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At DHS, we’ve recently observed an increase in ransomware attacks across the country. Ransomware is a type of malicious software, or malware, designed to block access to a computer system until a ransom is paid. Ransomware is typically spread through phishing emails or by unknowingly visiting an infected website.
Criminals may try to persuade you to inadvertently download ransomware, which would then infect your computer. For example, if you’re visiting a website, you may see a message like, “Your computer has been infected with a virus. Click here to resolve the issue.” In these cases, the computer has not yet been infected with ransomware, but clicking the link downloads the ransomware onto your computer.
After you download ransomware, a pop-up message will appear on your computer screen alerting you that your computer has been locked and that your files have been encrypted. Ransomware messages typically say something like, “Your computer was used to visit websites with illegal content. To unlock your computer, you must pay a $100 fine.” Or, “All files on your computer have been encrypted. You must pay $500 within 72 hours to regain access to your data.”
Ransomware can be devastating to an individual or an organization. Anyone with important data stored on their computer or network is at risk, including government or law enforcement agencies, healthcare systems or other critical infrastructure entities. Recovery can be a difficult process that may require the services of a reputable data recovery specialist, and some victims pay to recover their files. There is no guarantee that your files will be recovered if you pay the ransom.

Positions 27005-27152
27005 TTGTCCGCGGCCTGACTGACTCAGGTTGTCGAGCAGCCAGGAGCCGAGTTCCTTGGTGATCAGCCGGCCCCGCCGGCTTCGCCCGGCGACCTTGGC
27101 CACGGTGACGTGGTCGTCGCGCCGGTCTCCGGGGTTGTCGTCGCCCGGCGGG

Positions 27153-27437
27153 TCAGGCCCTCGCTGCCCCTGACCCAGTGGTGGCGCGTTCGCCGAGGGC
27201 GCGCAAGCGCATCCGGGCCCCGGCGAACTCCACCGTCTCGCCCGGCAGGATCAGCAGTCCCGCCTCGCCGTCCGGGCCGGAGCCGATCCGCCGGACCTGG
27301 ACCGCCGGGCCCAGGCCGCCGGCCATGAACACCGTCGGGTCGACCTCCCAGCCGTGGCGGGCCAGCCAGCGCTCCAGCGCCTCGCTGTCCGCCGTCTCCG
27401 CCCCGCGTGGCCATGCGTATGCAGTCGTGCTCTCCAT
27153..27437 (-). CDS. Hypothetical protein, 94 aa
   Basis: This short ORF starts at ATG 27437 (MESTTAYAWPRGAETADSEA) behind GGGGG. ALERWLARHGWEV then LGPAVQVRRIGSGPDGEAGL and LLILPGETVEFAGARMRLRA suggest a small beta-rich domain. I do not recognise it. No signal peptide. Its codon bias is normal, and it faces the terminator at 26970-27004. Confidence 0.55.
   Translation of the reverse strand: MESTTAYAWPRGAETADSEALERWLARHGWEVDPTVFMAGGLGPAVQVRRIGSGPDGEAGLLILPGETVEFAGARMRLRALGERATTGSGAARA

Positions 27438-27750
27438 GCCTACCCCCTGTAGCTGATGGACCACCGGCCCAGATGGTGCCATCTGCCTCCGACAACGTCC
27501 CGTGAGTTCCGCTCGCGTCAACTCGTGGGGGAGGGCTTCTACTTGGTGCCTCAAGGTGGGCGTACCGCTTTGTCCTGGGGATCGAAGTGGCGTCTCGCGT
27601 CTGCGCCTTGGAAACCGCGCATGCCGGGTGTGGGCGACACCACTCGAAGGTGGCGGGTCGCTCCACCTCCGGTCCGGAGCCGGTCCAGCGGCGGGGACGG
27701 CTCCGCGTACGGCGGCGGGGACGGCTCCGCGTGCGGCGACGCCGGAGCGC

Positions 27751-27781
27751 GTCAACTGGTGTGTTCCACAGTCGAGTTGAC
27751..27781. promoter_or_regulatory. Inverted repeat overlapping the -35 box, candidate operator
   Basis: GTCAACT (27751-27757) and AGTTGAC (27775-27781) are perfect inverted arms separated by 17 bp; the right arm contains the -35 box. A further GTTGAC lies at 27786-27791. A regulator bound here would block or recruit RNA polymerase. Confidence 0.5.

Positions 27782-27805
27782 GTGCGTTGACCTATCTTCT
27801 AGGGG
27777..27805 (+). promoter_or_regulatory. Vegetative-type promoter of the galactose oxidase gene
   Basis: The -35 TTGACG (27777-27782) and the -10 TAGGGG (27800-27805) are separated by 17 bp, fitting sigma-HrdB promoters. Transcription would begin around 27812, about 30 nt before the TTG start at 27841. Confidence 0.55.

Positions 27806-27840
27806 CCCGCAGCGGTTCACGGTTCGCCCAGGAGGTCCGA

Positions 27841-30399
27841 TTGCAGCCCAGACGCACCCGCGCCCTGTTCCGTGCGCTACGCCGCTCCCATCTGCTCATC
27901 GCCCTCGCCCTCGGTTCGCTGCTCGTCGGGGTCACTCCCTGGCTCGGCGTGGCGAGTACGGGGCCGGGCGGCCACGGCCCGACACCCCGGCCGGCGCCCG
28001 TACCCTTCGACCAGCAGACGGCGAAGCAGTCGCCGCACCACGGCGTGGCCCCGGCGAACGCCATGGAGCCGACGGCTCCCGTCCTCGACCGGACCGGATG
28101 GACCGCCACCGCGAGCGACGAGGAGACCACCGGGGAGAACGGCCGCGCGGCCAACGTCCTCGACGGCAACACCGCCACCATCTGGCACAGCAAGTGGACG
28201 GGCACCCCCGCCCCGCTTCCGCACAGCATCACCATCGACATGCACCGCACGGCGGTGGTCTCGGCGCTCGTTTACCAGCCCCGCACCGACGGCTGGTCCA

The U.S. Computer Emergency Readiness Team (US-CERT) released an alert last week with precautions organizations can take to protect against the threat of ransomware. These include:
- Employ a data backup and recovery plan for all critical information and back up your data on a regular basis. Ideally, this data should be kept on a separate device and should be stored offline.
- Update software and operating systems with the latest patches. Out of date applications and operating systems are the target of most attacks. Keeping them up to date greatly reduces the number of exploitable entry points available to an attacker.
- Restrict users’ ability (permissions) to install and run software applications, and apply the principle of “least privilege” to all systems and services. Restricting these privileges may prevent malware from running or limit its capability to spread through your network.
- Remind employees to never click unsolicited links in emails.
- Follow safe practices when browsing the Internet. Read Good Security Habits and Safeguarding Your Data for additional details.
More precautions and technical information is available in the alert from US-CERT.